Slow-burning Bopanna finally has his moment in the sun

A moment of celebration. Pic credits (Aus Open X)

The year was 2010. And the month was February. By then, Google had already become the  go-to search engine to keep abreast with everything that was happening in the world. As an ardent tennis fan, while scrolling through news items related to Singles, something else caught the attention of this writer: Rohan Bopanna and Aisam-ul-Haq Qureshi had just won the doubles tournament in South Africa, which turned out to be the duo’s maiden ATP title. 

At that time, it seemed like a bit of irrelevant information. But the gentle giant from Bengaluru has been a picture of endurance and grit. On a rather cloudy night in Melbourne, 14 years after Bopanna won in South Africa, he clinched the Australian Open alongside his doubles partner Matthew Ebden, who incidentally was playing in front of his home crowd. He scaled the summit at the age of 43 years and 328 days. Yes, at the age of 43!

There are those who showcase dollops of skill at a young age. And then there are athletes who improve by small percentages and age like fine wine. Bopanna certainly belongs to the second tribe. In 2010, he finished second best to the legendary Bryan brothers doubles pair at the US Open. It took him seven more years to hoist his first Grand Slam trophy – Mixed Doubles – at the French Open. After a gap of another seven years, he has fulfilled the cherished dream of winning a Men’s Doubles Grand Slam.

So, how did the duo of Ebden and Bopanna go about clinically dismantling their opponents, Simone Bolelli and Andrea Vavassori? If Ebden came across like a surgeon at the net with his volleys and touch play, then Bopanna was the sculptor from the back of the court, cracking forehands and returns. The crosscourt forehand at 3-2 in the second set was arguably the shot of the game. On that occasion, by taking a step or two towards his left, Bopanna clearly wrong-footed his opponent, who had perhaps anticipated a forehand down the line.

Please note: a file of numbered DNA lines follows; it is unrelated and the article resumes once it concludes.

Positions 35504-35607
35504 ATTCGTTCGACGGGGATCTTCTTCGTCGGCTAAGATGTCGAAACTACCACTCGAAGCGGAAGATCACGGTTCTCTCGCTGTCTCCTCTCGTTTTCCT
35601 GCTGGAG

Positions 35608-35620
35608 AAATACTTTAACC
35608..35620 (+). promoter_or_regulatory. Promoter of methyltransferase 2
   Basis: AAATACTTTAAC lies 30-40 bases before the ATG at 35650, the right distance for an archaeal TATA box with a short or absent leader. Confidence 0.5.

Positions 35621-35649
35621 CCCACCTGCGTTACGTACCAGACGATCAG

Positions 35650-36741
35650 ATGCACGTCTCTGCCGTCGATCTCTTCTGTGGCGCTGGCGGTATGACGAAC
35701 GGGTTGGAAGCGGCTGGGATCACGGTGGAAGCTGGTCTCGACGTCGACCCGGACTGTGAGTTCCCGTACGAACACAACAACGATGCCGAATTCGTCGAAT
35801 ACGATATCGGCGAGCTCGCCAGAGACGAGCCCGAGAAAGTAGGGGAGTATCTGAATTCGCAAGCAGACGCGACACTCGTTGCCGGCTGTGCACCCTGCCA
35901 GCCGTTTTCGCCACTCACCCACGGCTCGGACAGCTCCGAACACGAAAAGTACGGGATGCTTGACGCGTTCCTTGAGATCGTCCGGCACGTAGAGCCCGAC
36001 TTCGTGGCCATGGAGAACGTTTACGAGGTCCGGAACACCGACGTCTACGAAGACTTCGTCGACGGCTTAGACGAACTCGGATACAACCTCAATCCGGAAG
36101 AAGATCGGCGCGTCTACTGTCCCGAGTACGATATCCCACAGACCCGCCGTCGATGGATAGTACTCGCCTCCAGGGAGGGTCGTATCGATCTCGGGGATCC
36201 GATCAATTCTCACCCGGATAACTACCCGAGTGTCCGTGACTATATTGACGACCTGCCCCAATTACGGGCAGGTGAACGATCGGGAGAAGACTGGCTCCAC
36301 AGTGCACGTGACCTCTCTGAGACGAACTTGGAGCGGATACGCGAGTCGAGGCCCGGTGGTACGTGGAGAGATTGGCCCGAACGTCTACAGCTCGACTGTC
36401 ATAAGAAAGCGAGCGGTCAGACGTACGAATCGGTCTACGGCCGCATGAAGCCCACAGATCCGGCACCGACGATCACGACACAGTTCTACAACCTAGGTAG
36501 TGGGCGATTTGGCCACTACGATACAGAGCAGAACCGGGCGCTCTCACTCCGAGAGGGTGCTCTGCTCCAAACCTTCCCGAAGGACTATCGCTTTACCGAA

When Ebden provided the finishing touches to the match with a forehand smash at the net, it was time for all the celebrations. Both players collapsed on the floor followed by a bit of chest-bumping. All the hard work in those practice arenas had manifested into fulfilling their dreams.

For Bopanna, in particular, the term survival of the fittest isn’t just another quote found on a website. But it has become his badge of honour over a period of time. A couple of decades ago, he had a spate of injuries. It included a career-threatening shoulder injury.

A year or two later, the door to find an escape route from frequent setbacks had opened up: Leander Paes withdrew from the Asian Hopman Cup, which allowed Bopanna to pair with Sania Mirza and clinch the title. Then, 2007 turned out to be a kind of breakthrough year as he and Quereshi had a successful time in the Challengers. Mirza and Bopanna also put on compelling performances in the Hopman Cup.

At the start of another decade, his moment in the sun finally arrived in South Africa. Although there have been enough obstacles and hurdles on the way, he hasn’t looked back since. And at 43, the supposedly bone-weary painter isn’t ready to hang up his spiked boots just yet. Perhaps the coveted Olympics medal will be his in a few months’ time.


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